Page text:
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Google Shopping Express Picks Up Speed with New Cities and Stores

Google already possesses a powerful advertising engine, one that has driven the company to billions of dollars in revenue. The company also has ongoing aspirations toward the ecommerce side of business and recently provided some upgrades to their shopping and delivery service, Google Shopping Express – and this week it also renamed the service, Google Express.

In addition to their home state presence in Northern California, Los Angeles, and Manhattan, the company expanded Google Express to Boston, Chicago, and Washington DC. Google Express offers same-day delivery to customers from participating stores in these areas, and overnight service as well for that Northern California market.

To entice more people to subscribe, Google also expanded the number of national and regional brands that participate. The now year-old program gained businesses like Nine West and PetSmart to complement existing participation from the likes of Costco, Staples, and Whole Foods.

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Shopping from home rather than in a store appears to be a trend, but retailers aren’t suffering for it. Citing the Wall Street Journal, Google noted foot traffic during the November-December 2013 period fell to 17 billion from a 2010 mark of 38 billion for that same period. Yet retail sales jumped from $681 billion to $783 billion during that time.

Even though in-store shoppers spent more, retailers hope to connect with them in whatever way the consumer wishes. Hence the potential appeal of Google Express to retailers in densely populated urban locations.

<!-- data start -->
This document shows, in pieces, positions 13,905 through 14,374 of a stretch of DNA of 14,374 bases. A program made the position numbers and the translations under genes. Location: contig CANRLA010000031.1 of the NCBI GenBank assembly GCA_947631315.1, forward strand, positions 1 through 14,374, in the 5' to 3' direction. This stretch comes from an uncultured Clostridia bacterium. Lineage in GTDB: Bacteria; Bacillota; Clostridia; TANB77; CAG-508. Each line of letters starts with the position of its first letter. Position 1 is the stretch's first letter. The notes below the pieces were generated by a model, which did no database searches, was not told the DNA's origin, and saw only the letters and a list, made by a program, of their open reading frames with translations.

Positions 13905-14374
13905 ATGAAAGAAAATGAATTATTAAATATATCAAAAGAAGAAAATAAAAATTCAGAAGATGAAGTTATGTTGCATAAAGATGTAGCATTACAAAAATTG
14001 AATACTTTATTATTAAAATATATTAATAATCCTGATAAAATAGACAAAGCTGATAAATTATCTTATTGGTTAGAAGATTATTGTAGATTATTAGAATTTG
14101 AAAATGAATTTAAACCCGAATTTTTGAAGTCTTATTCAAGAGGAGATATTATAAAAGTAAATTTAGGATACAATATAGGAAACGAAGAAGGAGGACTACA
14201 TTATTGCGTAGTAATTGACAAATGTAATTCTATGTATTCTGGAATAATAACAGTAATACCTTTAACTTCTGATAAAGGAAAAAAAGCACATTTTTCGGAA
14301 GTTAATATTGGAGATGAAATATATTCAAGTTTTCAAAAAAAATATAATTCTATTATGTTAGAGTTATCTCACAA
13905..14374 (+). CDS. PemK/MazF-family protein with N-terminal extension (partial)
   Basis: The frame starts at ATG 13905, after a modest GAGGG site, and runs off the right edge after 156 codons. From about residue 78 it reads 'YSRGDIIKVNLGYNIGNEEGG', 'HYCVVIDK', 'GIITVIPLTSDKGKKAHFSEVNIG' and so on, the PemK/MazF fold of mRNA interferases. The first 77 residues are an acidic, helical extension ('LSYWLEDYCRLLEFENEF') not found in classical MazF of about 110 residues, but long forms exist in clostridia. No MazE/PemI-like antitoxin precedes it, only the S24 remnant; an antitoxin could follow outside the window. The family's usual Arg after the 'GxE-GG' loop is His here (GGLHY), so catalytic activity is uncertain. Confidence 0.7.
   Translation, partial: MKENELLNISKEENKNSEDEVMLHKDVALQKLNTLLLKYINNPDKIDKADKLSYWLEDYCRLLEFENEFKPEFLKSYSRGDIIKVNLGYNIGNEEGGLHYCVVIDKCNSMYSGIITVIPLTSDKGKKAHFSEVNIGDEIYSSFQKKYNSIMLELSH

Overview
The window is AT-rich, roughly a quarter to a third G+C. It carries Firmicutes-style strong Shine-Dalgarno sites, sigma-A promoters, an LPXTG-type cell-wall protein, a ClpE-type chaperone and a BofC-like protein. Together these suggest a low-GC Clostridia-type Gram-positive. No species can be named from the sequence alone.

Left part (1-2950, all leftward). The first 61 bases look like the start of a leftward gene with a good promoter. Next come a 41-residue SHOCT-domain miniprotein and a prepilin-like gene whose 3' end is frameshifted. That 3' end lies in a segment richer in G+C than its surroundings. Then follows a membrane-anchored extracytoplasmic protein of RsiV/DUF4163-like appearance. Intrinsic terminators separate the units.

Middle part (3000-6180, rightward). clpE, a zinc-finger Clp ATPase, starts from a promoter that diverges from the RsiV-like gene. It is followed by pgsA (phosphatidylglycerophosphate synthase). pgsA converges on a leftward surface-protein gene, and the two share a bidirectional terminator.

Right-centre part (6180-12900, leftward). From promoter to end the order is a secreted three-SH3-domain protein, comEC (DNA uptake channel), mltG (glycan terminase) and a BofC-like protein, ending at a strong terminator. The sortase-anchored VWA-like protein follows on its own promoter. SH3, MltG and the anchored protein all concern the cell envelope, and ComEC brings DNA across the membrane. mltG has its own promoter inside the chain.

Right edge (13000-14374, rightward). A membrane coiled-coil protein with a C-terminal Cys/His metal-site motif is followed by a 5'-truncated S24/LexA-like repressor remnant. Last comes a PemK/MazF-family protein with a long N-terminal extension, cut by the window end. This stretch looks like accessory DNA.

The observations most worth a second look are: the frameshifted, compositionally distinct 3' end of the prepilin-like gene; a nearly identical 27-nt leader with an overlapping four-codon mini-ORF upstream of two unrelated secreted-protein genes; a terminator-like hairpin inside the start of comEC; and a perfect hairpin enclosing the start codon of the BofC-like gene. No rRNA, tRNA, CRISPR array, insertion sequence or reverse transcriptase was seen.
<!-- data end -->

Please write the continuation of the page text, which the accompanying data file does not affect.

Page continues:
How profitable that might be for Google, like many aspects of the search ad giant’s business, remains a mystery. Analysts at Cowen and Company noted that while Google’s “take-rate” from merchants is unknown, the average take-rate of 8.5 percent by eBay’s Marketplace could be suggestive.

Cowen also noted the potential expansion of Google Express could grow into 18 to 20 more markets, with a hefty investment of around $500 million backing it. The fast delivery niche for ecommerce is filling up with big name competition from the likes of Wal-Mart and Amazon, with Wal-Mart apparently confirming plans for expanded next-day delivery via Twitter.

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David A Utter

David A. Utter is a freelance writer based in Lexington, KY. He has covered technology topics from search to security to online business and has been quoted in places like ZDNet and BusinessWeek. He considers his appearance on NPR’s “All Things Considered” with long-time host Robert Siegel a delightful highlight. You can find him on Twitter @davidautter and on LinkedIn.


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